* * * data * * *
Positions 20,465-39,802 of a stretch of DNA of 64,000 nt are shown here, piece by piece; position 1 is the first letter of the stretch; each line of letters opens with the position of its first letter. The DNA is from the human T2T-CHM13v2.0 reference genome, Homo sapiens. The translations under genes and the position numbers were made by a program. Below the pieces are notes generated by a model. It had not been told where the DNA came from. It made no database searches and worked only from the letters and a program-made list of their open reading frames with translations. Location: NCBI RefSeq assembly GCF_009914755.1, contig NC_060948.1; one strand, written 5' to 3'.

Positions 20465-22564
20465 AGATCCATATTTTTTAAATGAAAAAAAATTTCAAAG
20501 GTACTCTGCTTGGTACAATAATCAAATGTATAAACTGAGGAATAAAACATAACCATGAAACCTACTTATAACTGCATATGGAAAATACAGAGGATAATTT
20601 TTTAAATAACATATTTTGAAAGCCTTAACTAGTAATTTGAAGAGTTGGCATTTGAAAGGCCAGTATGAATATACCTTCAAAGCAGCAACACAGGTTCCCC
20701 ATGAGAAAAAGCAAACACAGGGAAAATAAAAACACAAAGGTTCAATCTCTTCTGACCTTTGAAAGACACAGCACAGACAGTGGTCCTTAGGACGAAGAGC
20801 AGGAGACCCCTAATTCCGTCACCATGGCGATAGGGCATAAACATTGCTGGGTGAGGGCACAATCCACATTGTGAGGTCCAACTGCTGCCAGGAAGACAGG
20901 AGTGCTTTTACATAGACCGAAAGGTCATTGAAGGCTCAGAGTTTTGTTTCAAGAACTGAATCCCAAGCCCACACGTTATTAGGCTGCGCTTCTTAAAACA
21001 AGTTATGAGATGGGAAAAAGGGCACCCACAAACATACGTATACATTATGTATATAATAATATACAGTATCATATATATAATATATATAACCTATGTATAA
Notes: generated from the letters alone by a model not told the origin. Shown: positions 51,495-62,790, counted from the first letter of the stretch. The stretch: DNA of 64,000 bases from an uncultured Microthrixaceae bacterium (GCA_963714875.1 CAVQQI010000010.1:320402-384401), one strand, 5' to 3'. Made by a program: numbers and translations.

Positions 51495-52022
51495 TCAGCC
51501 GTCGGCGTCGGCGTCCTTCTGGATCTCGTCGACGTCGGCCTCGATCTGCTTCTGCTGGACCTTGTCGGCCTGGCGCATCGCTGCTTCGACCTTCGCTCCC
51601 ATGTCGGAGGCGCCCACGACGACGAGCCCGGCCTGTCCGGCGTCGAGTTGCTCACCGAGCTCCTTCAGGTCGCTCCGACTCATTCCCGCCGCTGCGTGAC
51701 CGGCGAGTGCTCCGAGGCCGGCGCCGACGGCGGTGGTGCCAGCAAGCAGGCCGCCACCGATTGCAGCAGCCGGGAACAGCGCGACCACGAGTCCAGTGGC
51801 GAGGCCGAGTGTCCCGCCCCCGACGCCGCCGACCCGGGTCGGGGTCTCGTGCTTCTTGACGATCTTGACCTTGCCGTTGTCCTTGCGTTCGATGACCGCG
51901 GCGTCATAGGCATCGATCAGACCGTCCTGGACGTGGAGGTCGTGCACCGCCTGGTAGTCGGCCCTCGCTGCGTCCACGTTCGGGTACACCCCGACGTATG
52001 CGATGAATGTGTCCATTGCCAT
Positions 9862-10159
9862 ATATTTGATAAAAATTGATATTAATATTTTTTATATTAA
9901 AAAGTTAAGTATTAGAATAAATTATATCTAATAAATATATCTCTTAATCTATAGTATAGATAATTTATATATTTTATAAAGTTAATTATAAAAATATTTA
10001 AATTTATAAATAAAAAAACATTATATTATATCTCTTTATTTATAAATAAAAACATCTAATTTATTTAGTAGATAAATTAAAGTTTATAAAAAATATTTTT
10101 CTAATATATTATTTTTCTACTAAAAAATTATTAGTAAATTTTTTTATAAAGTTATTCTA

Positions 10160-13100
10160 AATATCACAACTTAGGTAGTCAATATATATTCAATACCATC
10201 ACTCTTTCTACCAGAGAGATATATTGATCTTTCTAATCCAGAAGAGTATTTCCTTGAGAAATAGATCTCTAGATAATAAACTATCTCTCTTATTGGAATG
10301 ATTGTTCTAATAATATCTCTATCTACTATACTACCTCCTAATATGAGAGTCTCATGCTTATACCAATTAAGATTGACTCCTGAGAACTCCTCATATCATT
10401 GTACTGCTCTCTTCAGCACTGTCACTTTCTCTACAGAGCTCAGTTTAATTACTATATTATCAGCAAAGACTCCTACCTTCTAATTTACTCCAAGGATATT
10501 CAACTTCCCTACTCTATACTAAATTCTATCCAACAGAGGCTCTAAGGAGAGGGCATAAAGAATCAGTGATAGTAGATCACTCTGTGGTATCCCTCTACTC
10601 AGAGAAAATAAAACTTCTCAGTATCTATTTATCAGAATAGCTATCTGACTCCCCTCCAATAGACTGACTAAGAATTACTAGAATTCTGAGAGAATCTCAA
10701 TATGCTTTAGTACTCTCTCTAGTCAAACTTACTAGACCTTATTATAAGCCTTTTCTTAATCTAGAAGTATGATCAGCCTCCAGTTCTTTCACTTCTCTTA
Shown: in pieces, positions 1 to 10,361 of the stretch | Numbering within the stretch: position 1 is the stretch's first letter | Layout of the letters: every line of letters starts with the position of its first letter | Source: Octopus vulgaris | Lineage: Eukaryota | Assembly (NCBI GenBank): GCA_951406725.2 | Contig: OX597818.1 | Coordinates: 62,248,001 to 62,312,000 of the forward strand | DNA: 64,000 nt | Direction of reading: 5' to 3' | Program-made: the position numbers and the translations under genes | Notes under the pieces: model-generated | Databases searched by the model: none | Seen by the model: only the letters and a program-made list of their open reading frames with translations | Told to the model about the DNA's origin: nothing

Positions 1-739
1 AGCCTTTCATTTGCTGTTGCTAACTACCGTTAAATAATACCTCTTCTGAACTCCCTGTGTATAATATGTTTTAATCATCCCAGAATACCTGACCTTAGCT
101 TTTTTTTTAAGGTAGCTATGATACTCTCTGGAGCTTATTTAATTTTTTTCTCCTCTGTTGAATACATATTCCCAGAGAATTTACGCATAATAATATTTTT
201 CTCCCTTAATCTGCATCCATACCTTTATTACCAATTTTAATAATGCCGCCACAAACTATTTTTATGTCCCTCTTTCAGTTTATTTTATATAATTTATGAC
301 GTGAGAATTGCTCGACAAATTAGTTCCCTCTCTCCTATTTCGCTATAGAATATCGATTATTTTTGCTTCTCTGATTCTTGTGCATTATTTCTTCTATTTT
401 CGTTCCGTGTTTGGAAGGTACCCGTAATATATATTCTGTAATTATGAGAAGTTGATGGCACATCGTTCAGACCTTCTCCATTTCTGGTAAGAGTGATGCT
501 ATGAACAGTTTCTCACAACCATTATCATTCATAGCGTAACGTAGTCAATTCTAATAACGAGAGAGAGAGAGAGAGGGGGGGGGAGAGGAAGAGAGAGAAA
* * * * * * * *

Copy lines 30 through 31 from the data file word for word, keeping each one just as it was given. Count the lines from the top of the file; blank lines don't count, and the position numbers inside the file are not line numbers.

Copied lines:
10601 AGAGAAAATAAAACTTCTCAGTATCTATTTATCAGAATAGCTATCTGACTCCCCTCCAATAGACTGACTAAGAATTACTAGAATTCTGAGAGAATCTCAA
10701 TATGCTTTAGTACTCTCTCTAGTCAAACTTACTAGACCTTATTATAAGCCTTTTCTTAATCTAGAAGTATGATCAGCCTCCAGTTCTTTCACTTCTCTTA